Harper Lee’s Pulitzer Prize winning novel, To Kill a Mockingbird, is taught in classrooms around the world and is without a doubt the most widely read book dealing with racial injustice in America. In 1962, Robert Mulligan adapted the book into an Oscar winning film in which Gregory Peck emblazoned the character of Atticus Finch onto popular culture. Long story short, To Kill a Mockingbird is a timeless American classic. And taking on a classic is not an easy task.
Reading the novel and seeing the film were both significant moments in my own childhood. These brilliant works of art helped me to develop a moral compass and taught me valuable and brutal lessons about the world I lived in and the nature of man. So when I learned that the Mammoth Lakes Repertory Theatre was to make T.K.A.M. their fall production, I became excited… and then I began to worry. I mean how could Christopher Sergel’s play adaptation possibly live up to its iconic predecessors? So needless to say that when I walked into the Edison Theatre on October 10th I was expecting to be disappointed. I will say that I felt a great deal of emotions while watching this play Thursday night, I can assure you that disappointment was not one of them.
What director Shira Dubrovner, the stage crew, and this ensemble cast accomplish on that stage is nothing short of spectacular. What struck me first was the incredible use of space. If you have ever been to the Edison Theatre then you know that it is relatively small in size. However, this cozy theatre has been fantastically transformed into the small town of Maycomb, Alabama circa 1935. This tiny stage became a quaint neighborhood with five houses, downtown Maycomb, and a crowded courtroom all at once. And speaking of crowded, this cast includes twenty actors with some cast members playing multiple roles. While the opening night jitters were apparent and a few lines were flubbed I was more than pleased with the vast majority of the performances.
Jamie Peabody, in the lead role, captures the spirit of Scout and delivers in impressive fashion. The interaction between her, Jem (Tanner Van Tassell), and the precocious young Dill, played by Devin Crume, carry the play and deliver quite a few unexpected laughs. While Ted Carleton, who plays Atticus Finch, is no Gregory Peck his powerful stage presence fills those shoes better then I ever could have imagined. Millena Gay’s performance as the Finch’s housekeeper, Calpurnia, was so strong that it elicited applause from the audience more than once and you can see why she was brought up from Los Angeles for this role. I have seen Juliana Olinka in a number of plays at the Edison. Juliana never disappoints and was literally unrecognizable as old Mrs. Dubose. Also worth mentioning is new comer Gary Walker’s comically repugnant Bob Ewell and Michael Dostrow’s strong, however despicable, performance as Mr. Gilmer.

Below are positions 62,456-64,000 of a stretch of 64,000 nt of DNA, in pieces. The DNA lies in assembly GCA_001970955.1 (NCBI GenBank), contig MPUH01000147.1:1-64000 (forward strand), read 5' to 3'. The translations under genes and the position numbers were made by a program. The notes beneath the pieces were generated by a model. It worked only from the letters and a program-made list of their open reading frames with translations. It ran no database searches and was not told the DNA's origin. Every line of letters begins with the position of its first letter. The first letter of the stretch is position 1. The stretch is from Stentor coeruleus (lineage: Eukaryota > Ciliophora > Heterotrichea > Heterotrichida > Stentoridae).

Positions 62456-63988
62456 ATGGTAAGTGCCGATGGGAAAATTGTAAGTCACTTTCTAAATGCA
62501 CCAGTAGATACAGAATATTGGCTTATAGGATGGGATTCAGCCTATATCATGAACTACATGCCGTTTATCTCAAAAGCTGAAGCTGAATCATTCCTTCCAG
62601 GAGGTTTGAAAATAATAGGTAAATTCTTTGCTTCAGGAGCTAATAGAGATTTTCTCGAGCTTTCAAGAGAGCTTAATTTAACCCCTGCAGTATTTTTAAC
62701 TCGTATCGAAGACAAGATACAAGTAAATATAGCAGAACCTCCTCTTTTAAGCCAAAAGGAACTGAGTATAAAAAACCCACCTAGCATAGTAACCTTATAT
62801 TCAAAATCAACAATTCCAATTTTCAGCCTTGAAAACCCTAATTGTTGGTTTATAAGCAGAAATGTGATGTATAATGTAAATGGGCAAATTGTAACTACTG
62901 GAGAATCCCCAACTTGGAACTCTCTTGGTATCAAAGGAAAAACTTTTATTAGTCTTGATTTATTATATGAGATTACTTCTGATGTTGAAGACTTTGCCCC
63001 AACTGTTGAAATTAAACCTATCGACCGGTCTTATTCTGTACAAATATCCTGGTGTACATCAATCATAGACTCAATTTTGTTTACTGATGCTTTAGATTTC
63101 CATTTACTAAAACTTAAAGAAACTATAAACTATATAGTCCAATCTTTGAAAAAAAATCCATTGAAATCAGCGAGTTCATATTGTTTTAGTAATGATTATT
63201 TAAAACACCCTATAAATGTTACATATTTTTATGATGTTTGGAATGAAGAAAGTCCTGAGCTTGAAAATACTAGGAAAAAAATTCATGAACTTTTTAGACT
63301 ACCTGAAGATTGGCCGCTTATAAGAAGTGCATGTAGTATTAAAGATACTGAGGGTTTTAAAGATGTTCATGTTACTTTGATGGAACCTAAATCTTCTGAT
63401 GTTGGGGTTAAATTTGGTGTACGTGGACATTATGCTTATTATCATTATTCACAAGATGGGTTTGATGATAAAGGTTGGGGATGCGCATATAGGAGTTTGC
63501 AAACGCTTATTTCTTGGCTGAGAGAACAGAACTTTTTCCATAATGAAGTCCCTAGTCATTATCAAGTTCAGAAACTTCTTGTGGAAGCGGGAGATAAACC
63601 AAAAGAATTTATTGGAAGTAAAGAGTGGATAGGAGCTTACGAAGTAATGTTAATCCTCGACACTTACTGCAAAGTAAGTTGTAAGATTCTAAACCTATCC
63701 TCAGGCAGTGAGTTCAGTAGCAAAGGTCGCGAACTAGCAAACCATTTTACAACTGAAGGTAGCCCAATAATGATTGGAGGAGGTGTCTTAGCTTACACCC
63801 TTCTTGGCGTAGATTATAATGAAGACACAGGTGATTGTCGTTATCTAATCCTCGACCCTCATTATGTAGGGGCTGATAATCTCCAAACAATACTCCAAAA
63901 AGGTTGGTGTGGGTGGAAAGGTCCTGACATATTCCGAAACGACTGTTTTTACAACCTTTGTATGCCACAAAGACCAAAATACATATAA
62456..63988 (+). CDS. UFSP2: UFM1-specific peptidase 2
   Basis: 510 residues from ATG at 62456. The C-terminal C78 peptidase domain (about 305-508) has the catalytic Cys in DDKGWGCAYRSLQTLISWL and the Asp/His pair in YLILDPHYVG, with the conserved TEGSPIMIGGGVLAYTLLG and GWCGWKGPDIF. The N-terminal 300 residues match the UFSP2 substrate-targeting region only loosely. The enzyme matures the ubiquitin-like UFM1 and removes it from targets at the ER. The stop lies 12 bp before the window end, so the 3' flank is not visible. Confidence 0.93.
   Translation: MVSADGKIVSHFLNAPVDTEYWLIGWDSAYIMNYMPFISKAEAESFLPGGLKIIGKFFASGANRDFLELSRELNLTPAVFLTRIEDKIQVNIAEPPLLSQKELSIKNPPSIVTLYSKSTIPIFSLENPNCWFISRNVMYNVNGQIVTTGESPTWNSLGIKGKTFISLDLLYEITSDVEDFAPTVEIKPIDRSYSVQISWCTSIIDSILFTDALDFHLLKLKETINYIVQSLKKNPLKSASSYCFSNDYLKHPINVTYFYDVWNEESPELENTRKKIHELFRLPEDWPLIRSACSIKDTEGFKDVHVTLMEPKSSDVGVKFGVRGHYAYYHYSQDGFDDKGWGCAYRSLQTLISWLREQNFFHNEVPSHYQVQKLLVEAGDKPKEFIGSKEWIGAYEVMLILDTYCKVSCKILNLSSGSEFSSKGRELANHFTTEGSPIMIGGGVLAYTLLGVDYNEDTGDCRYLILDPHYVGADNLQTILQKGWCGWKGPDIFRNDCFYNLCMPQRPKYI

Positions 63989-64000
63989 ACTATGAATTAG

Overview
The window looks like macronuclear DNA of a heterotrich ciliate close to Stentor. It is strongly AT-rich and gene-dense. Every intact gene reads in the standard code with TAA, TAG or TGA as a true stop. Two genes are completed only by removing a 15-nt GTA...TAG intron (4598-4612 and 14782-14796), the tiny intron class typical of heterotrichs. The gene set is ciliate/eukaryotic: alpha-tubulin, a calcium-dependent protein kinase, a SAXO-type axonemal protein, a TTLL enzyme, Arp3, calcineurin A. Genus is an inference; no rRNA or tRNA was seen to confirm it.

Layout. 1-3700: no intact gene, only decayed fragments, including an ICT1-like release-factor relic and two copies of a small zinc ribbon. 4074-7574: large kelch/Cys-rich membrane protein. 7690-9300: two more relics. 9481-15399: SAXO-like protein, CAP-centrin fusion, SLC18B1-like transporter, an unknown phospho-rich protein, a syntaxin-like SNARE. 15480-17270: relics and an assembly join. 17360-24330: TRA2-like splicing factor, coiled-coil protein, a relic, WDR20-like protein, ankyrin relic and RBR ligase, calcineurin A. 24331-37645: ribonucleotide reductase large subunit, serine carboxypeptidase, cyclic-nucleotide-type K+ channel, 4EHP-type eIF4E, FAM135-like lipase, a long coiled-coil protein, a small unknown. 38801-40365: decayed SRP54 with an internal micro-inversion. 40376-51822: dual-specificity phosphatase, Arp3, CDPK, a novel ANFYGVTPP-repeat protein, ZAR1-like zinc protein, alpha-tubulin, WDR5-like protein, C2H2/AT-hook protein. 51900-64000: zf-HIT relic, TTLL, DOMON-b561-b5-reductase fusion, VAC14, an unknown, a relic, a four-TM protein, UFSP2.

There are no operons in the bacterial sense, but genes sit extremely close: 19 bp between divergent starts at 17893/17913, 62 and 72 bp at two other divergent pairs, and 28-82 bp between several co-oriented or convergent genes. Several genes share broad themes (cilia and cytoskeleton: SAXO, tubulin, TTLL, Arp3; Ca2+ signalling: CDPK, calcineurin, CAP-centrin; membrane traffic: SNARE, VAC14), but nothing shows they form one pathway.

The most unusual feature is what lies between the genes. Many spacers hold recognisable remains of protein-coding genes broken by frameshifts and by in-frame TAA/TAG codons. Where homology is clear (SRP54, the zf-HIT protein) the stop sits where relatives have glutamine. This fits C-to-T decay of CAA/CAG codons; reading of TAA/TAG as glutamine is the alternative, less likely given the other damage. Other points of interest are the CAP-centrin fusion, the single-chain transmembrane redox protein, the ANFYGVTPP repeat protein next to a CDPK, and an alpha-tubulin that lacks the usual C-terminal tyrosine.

Shira Dubrovner directs this enormous cast masterfully and pays tribute to a great American story. When I asked Shira how she thought opening night went she responded by saying that, “It was amazing. Everyone pulled together and it was awesome.” That is putting it lightly because in this stage adaptation of “To Kill a Mockingbird,” Dubrovner somehow manages to transport the audience to a different era to deliver messages that are timeless. I highly recommend reading the novel, seeing the film, and going to see this play. You can catch this play at the Edison Theatre in Mammoth Lakes Thursday-Saturday at 7pm and on Sundays at 4pm until October 27th. Tickets are $20/$18/$10 and if you would like some more information make sure to check out www. EdisonTheatre.org.